This week, try to get out and jog or run with your family at least three times this week. It can be as simple as a stroll around the block, where you run one block and walk one block. Set up short races from one sign to the next or from one parked car to another. You can also do this activity on the way to or from daycare or school.
Day 8: Outdoor Obstacle Course Tweak
How to play: Try to build on the course that you created the previous week. Discuss what you remember from last week’s obstacle course with your kids, and ask them for ideas about how to make it a bit more challenging. If using a nearby park, incorporate playground structures, benches or big rocks and tree stumps.
Day 9: Games with Friends
Equipment: A few balls. Bring a few outdoor toys for toddlers, and if it’s snowy where you are, bring toboggans.
How to play: Set up a play date in advance with family or friends. When you meet, encourage the kids to play soccer or tag, or simply let them play on the playground equipment. Adjust your plan according to the weather, but remember, there’s rarely any “bad weather”—just poor clothing choices. Dress accordingly and you’ll be having fun in no time. Snow soccer, anyone?
Day 10: Skating and Hockey
Equipment: Skates, helmets, hockey sticks, a medium-sized ball.
How to play: This activity will require some planning—research when your local rinks have free ice time or family skating. If it’s an outdoor rink, you may be able to play hockey. Bringing a ball on the ice is a great activity for younger kids; they love trying to kick it with their skates. For motivation, plan for post-skating hot chocolate (or bring your own in an insulated carafe). Babies and toddlers may be able to go on the ice in a stroller (check before heading out), giving a non-confident parent or kid something to push for support while skating.
Day 11: Family Fun Run
Equipment: Water bottles, good running shoes
How to play: This activity is great for the whole family. Find a location with good running trails, preferably secluded in nature. (You may need to drive to this location.) The goal today is very simple: Try to complete 15 to 30 minutes of jogging. You will probably need many breaks, and it may take you an hour to get up to 30 minutes of jogging, with breaks in between.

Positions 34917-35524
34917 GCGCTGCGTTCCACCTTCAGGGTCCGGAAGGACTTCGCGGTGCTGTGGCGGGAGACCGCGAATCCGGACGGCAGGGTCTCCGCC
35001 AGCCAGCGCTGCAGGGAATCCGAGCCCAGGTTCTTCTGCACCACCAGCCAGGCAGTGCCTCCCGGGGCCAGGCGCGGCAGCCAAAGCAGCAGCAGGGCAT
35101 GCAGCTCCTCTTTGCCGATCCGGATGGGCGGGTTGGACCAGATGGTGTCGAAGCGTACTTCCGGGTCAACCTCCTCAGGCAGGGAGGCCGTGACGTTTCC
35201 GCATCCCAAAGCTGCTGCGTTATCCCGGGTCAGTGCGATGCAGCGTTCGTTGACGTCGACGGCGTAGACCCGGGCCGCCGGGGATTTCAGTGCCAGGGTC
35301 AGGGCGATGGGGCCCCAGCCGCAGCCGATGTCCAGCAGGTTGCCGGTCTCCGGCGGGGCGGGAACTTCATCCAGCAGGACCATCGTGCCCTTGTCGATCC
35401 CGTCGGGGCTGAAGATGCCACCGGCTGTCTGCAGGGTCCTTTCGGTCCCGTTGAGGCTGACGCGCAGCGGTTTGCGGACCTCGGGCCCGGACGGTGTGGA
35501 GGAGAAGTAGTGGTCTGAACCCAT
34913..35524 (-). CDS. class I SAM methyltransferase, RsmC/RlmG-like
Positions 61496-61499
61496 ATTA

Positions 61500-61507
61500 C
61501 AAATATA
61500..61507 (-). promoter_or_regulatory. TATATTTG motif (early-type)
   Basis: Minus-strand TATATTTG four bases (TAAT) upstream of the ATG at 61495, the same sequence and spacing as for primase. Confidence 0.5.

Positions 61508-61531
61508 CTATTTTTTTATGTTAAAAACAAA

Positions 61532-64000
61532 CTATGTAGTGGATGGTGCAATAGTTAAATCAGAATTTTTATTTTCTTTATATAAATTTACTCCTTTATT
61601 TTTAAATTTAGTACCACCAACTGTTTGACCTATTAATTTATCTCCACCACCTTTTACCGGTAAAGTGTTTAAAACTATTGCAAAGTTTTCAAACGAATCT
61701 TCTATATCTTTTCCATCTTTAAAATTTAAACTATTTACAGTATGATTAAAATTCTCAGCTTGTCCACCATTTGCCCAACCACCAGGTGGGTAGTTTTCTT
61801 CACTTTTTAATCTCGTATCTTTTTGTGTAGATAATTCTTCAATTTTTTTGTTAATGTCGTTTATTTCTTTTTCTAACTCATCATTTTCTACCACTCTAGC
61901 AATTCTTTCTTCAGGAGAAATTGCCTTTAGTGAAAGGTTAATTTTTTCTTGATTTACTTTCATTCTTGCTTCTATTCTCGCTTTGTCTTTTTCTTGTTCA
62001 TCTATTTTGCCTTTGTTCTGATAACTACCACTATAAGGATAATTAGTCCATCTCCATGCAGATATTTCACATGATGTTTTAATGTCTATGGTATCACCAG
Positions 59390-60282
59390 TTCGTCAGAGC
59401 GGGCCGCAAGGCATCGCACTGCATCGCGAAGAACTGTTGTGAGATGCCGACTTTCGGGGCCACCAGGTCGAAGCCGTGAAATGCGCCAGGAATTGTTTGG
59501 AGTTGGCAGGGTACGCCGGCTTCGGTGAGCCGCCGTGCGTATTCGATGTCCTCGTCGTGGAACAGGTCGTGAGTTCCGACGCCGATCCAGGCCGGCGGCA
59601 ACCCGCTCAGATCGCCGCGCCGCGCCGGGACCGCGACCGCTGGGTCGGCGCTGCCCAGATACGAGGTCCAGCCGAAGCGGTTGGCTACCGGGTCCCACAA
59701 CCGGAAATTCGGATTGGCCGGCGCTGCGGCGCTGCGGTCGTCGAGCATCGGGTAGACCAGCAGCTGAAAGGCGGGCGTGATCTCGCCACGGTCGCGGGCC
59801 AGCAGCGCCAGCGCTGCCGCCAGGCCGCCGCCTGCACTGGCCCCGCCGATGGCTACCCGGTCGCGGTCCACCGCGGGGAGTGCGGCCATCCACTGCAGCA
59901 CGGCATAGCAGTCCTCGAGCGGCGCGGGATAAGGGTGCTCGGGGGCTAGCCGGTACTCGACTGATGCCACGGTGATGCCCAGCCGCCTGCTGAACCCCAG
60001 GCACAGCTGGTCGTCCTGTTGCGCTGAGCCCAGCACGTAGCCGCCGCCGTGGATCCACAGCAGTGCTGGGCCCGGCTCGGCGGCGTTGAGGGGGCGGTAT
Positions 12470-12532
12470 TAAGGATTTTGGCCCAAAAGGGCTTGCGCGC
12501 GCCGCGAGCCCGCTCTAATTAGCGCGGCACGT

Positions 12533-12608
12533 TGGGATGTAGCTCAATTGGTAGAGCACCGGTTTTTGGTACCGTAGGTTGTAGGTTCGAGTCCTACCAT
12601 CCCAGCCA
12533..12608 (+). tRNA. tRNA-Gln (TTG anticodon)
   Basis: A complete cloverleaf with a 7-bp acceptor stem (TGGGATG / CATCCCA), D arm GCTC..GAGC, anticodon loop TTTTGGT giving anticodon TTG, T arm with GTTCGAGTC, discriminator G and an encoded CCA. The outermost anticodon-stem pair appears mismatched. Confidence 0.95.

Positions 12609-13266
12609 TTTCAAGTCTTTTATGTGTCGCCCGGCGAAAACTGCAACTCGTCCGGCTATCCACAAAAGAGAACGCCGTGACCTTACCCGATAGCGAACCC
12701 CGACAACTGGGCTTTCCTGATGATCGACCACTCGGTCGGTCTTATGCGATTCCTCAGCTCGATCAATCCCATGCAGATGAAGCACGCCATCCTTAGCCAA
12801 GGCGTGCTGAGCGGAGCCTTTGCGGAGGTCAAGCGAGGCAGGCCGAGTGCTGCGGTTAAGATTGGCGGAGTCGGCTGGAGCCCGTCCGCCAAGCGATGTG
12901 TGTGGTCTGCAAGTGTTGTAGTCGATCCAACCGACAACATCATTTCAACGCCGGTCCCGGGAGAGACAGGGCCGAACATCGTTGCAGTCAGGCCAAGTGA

Try to mix it up by running backwards, sideways, or jogging in a very straight line, racing to certain points and using different arm positions. This will make the time fly by for your kids.
Day 12: Everyone is a Coach
Equipment: Each “coach” can choose whatever they need from around the house, or use nothing at all.
How to play: Let your kids know about this activity early in the day. Each member of the family will get five to 15 minutes to coach the rest through a mini workout. This may include exercises from gym class at school, dancing, jumping, yoga, whatever they choose goes (as long as it is safe), because they’re the coach. Add to the fun by letting each coach pick their own music. These are the best kinds of workouts—you’ll be amazed at how much your kids know about exercise, and most children love to give their parents and siblings instructions. When toddlers and preschoolers get involved, things often turn giggly!
Day 13: Basketball
Equipment: A few basketballs. For younger kids, any type of medium-sized ball will work.
How to play: Find an outdoor court, or, if you live in a very cold climate, an indoor space with free gym time is great, too. The idea here is to learn how to be comfortable on a basketball court with a ball. Everyone can work on the basics together: bouncing the ball, throwing and catching it. Try to do all of the activities with both your dominant and non-dominant hands. With younger kids, play games that involve how high or how far you can throw the ball. With older kids, games like Bump and Horse are always a big hit.
Day 14: Follow-the-Leader and Hide-and-Seek
Equipment: You should not need any equipment for this, but consider bringing some healthy snacks.
How to Play: This activity is great for a day near the end of the week, when everyone is tired and you are looking for the least amount of resistance from your family. Playing with another family will get kids even more excited. These activities can be done in your backyard, on the school grounds or in a small park. Start with follow-the-leader as a warm-up activity.
Introduce animal movements into this game. Cues like, “Can you walk like a duck or bear?” and “Can you hop like a frog or rabbit?” are great ideas for young kids. When you are finished with follow-the-leader, finish with a game of hide-and-seek. Always make sure one parent is watching where everyone is hiding to ensure all kids stay safely within the boundaries of the game.
Next week’s first fitness activity: Urban Adventure
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